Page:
Historians have claimed that Underground Railroad quilts, left over porches, or hanging on a line or off window sills, were sometimes embedded with a kind of code for enslaved people who were escaping. Motifs and symbols sewed into the quilts led them from one safe house to the next, and sometimes gave an indication that a ship was nearby or that they had to take a route through a forest.
The display is one of a series of events taking place at the Old Low Light linked to its current exhibition, Breaking Chains, which tells the story of an escaped enslaved woman from America who became part of the 19th century North Shields community and role of key local families in the abolition movement.
Sue Oxley, a retired teacher, who set up Patches shortly after moving to Whitley Bay from Glastonbury in 2017, has been quilting for almost 20 years.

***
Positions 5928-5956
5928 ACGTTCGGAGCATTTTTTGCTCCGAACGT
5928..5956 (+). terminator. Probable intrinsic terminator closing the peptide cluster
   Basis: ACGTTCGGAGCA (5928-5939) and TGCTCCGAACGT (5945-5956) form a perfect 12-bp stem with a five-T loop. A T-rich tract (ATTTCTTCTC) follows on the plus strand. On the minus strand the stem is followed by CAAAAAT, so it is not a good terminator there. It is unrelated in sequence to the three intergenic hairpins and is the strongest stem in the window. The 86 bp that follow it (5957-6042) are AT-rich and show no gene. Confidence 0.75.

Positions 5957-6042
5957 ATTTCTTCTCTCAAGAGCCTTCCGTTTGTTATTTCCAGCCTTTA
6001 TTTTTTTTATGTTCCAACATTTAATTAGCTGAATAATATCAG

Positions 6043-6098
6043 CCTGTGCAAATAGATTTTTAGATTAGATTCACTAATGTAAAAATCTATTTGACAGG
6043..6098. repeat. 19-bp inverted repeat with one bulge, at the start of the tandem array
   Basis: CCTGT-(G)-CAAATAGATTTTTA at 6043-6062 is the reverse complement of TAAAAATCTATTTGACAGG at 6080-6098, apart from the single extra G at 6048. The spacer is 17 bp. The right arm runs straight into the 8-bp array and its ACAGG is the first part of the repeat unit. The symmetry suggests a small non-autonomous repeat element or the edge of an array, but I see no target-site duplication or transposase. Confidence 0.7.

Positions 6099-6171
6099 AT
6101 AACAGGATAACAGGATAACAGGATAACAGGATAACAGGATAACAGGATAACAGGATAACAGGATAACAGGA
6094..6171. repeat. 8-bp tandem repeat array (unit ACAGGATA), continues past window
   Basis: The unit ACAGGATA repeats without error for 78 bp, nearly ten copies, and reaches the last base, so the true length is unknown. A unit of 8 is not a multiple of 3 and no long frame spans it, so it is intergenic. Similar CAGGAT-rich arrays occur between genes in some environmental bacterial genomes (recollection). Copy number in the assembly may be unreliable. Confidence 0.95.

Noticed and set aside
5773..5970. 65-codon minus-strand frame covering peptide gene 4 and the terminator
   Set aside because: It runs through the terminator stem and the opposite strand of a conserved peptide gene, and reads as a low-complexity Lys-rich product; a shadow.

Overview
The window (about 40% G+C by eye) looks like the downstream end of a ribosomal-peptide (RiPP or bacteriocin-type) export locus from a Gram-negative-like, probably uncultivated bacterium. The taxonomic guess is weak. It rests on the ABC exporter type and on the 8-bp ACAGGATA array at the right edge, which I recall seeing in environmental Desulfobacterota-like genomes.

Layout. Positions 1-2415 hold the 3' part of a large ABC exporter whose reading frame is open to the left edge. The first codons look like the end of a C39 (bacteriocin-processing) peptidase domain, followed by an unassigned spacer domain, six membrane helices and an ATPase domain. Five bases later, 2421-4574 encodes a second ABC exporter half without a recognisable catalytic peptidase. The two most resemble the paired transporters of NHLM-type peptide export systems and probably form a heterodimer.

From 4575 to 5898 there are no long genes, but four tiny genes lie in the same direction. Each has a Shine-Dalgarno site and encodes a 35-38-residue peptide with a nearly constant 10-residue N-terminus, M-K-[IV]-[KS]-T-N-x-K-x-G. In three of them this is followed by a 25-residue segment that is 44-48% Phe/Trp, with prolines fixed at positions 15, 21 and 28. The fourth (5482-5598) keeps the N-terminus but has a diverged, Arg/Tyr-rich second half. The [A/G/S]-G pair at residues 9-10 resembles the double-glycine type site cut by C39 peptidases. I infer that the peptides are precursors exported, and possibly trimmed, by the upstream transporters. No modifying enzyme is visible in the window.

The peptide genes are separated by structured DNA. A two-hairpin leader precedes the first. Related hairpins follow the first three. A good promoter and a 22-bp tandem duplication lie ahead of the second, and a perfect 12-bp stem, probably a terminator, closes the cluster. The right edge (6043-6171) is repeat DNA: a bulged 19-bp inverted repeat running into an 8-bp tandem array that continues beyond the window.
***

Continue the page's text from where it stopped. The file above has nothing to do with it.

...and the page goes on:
It was during holidays in South America and the Caribbean that she became more aware of the history of the slave trade. In Colombia she visited the site of a large slave market and found out about St Peter Claver who was a patron saint of slaves. During a visit to a sugar cane plantation in Barbados she looked at the historical ledgers on display that included details of workers being sold.
These experiences led her to join the Anti-slavery League where she found out about the Underground Railroad and how quilts were sometimes used to help enslaved people who were escaping.
She said: “The quilts were embedded with codes and helped the slaves move north from safe house to safe house. Sometimes they might include bear paws which would indicate a forest route, or a wheel as a sign there was a cart nearby or maybe a ship motif to let them know that they were near waterways. These codes helped them to navigate a route to freedom.”
Patches meets from 10 am on the first and third Saturday of every month at St Mary’s Church Hall, Farringdon Road, North Shields. New quilters are always welcome.